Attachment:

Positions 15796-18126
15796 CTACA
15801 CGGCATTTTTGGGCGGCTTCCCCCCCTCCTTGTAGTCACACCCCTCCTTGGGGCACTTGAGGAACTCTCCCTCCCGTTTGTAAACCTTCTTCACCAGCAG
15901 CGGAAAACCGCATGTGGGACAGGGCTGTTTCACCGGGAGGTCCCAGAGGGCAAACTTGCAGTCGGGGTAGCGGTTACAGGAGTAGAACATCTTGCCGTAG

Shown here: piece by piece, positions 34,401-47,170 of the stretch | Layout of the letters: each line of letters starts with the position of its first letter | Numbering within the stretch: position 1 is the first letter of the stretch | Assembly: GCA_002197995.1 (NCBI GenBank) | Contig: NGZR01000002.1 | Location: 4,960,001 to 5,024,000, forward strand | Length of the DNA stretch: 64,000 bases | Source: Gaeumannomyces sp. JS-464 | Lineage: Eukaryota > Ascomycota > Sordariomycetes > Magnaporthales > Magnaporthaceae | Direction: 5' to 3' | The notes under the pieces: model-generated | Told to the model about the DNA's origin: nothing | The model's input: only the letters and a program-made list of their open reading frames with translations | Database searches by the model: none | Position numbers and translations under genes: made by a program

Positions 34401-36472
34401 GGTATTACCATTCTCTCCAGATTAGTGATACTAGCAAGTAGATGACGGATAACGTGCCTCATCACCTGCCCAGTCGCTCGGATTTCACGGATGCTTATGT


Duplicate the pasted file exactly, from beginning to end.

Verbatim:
Positions 15796-18126
15796 CTACA
15801 CGGCATTTTTGGGCGGCTTCCCCCCCTCCTTGTAGTCACACCCCTCCTTGGGGCACTTGAGGAACTCTCCCTCCCGTTTGTAAACCTTCTTCACCAGCAG
15901 CGGAAAACCGCATGTGGGACAGGGCTGTTTCACCGGGAGGTCCCAGAGGGCAAACTTGCAGTCGGGGTAGCGGTTACAGGAGTAGAACATCTTGCCGTAG

Shown here: piece by piece, positions 34,401-47,170 of the stretch | Layout of the letters: each line of letters starts with the position of its first letter | Numbering within the stretch: position 1 is the first letter of the stretch | Assembly: GCA_002197995.1 (NCBI GenBank) | Contig: NGZR01000002.1 | Location: 4,960,001 to 5,024,000, forward strand | Length of the DNA stretch: 64,000 bases | Source: Gaeumannomyces sp. JS-464 | Lineage: Eukaryota > Ascomycota > Sordariomycetes > Magnaporthales > Magnaporthaceae | Direction: 5' to 3' | The notes under the pieces: model-generated | Told to the model about the DNA's origin: nothing | The model's input: only the letters and a program-made list of their open reading frames with translations | Database searches by the model: none | Position numbers and translations under genes: made by a program

Positions 34401-36472
34401 GGTATTACCATTCTCTCCAGATTAGTGATACTAGCAAGTAGATGACGGATAACGTGCCTCATCACCTGCCCAGTCGCTCGGATTTCACGGATGCTTATGT